RLH of the uvea is a rare disease, and it is a diagnosis of exclusion. RLH usually affects middle-aged patients, with a mean age of 55 years [1]. RLH is generally unilateral, and has no apparent racial or sexual predilection [2]. Patients suffer from recurrent episodes of blurred vision and metamorphopsia secondary to serous fluid serous detachment of the macula [1,2,3,4,5]. Multifocal yellow-orange lesions by choroidal infiltration are a typical feature of RLH of the uvea, and sometimes pink, smooth-surfaced subconjunctival extensions are reported [1,2,3,4,5]. Ultrasonographic findings are especially helpful in the diagnosis of RLH in that they reveal diffuse choroidal infiltration with low internal reflectivity, a lack of choroidal/scleral excavation, and the presence of extrascleral peripapillary nodules [4,5]. RLH usually responds to steroid therapy promptly [4,5]. Before the diagnosis of RLH, several diseases should be considered including diffuse choroidal melanoma, metastatic carcinoma, inflammatory diseases such as multifocal choroiditis, uveal effusion, and malignant lymphoma [3]. Although it is rare, we experienced a Korean patient who was compatible with RLH, and this patient was successfully treated with systemic steroid treatment. Therefore, when diagnosing choroidal mass in the Korean population, RLH should be also considered.

Conflicts of interest

No potential conflict of interest relevant to this article was reported.

REFERENCES

1. Gass JD. Retinal detachment and narrow-angle glaucoma secondary to inflammatory pseudotumor of the uveal tract. Am J Ophthalmol 1967;64(Suppl):612-621.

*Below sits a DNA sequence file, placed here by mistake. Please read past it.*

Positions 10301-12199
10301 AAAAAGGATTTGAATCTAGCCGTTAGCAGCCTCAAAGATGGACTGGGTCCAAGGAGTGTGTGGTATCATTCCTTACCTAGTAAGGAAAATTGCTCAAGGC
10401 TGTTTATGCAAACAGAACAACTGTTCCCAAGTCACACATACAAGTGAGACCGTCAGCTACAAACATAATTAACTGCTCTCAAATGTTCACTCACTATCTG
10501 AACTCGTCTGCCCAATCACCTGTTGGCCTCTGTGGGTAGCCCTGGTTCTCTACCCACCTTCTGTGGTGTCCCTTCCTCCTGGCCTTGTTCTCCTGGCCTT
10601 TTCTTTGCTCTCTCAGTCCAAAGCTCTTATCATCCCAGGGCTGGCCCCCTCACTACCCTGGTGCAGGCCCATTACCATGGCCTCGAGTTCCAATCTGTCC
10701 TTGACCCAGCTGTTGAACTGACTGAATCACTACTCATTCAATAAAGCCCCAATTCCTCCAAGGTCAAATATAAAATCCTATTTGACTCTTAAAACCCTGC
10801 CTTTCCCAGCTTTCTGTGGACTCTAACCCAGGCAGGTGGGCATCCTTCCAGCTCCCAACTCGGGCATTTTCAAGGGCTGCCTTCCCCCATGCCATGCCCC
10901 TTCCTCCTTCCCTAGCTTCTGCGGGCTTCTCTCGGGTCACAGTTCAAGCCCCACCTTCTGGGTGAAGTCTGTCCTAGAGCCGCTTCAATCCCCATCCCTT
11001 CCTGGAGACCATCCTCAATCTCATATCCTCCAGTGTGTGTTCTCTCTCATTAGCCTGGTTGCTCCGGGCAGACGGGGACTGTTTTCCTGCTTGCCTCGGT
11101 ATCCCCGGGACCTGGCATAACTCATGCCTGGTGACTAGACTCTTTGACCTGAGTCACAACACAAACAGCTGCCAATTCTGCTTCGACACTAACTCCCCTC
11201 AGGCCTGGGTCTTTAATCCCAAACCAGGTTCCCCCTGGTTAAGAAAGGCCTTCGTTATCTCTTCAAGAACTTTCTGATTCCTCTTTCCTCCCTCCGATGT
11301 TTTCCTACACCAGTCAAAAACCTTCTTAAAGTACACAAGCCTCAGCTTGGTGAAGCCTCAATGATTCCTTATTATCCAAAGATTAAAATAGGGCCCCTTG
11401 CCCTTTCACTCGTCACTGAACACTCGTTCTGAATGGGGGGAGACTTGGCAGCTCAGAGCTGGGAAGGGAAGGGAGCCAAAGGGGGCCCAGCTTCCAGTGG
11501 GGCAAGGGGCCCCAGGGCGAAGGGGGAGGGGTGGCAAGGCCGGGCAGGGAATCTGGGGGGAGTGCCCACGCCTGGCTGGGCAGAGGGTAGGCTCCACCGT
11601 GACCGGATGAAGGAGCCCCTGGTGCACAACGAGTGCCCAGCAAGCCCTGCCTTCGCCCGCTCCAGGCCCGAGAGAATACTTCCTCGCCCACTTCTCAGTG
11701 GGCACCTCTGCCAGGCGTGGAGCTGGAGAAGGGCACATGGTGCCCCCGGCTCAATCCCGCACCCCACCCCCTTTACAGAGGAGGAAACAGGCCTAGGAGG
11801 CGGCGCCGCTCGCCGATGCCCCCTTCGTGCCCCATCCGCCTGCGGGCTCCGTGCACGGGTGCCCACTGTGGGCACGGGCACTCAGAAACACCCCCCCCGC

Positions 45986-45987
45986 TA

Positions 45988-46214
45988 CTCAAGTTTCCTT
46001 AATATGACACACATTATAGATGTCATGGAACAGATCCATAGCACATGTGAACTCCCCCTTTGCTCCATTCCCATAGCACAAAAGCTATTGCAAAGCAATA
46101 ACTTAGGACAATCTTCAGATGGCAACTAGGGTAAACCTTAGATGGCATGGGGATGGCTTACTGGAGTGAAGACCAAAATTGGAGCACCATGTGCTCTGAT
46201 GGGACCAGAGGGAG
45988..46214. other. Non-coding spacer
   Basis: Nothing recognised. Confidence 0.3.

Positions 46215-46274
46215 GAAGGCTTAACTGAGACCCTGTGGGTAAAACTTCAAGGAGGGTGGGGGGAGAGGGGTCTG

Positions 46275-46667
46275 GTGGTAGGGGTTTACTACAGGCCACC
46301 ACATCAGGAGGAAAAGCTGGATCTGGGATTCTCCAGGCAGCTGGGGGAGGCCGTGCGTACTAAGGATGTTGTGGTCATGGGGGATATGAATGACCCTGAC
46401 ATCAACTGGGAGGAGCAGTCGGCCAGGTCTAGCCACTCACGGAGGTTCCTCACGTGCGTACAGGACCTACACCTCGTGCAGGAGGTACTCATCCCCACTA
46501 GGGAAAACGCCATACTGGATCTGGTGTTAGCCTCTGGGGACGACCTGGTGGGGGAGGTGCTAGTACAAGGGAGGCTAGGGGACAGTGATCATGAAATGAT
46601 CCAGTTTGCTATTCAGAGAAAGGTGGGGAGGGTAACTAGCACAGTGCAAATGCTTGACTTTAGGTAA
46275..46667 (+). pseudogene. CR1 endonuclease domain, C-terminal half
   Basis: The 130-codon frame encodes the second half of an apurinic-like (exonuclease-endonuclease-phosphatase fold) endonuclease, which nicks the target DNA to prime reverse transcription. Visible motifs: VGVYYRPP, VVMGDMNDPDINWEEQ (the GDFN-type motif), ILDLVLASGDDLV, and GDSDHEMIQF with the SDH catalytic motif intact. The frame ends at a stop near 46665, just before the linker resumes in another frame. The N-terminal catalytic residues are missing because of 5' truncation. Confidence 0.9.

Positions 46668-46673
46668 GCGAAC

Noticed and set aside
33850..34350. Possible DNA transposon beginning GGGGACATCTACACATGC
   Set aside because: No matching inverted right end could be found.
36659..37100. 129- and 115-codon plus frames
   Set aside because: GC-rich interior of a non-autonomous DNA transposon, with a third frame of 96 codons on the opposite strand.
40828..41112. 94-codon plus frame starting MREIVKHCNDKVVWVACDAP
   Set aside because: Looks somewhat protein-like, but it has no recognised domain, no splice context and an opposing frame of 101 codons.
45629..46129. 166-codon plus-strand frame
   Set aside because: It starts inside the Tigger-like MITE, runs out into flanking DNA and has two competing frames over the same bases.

2. Ryan SJ, Zimmerman LE, King FM. Reactive lymphoid hyperplasia. An unusual form of intraocular pseudotumor. Trans Am Acad Ophthalmol Otolaryngol 1972;76:652-671.
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3. Grossniklaus HE, Martin DF, Avery R, et al. Uveal lymphoid infiltration: report of four cases and clinicopathologic review. Ophthalmology 1998;105:1265-1273.
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4. Desroches G, Abrams GW, Gass JD. Reactive lymphoid hyperplasia of the uvea: a case with ultrasonographic and computed tomographic studies. Arch Ophthalmol 1983;101:725-728.
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5. Chang TS, Byrne SF, Gass JD, et al. Echographic findings in benign reactive lymphoid hyperplasia of the choroid. Arch Ophthalmol 1996;114:669-675.
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Fig. 1
Fundus photography of the 50-year-old patient with reactive lymphoid hyperplasia of the uvea in the right eye (A). Fluorescence angiography showed stippled hyperfluorescence (B) with late phase staining (C). On indocyanine green angiography, retinochoroidal folds radiating from the optic nerve head were seen as hypofluorescence lines throughout examination (D,E). Spectral domain optical coherence tomography showed subretinal fluid at fovea, with undulating retina due to choroidal mass both horizontally (F) and vertically (G). Ultrasound sonography showed homogenous intraocular elevation which was acoustically empty (H), and lesion size was base 11.93 mm with height 2.71 mm. On magnetic resonance imaging of brain and orbit, the subretinal mass showed hyperintensity in T1 (I), and hypointesnity on T2 images (J). After systemic treatment with steroid for 2 weeks, choroidal elevation was improved (K). On ultrasonography, size of choroidal mass was measured as base 8.80 mm with height 1.87 mm (L).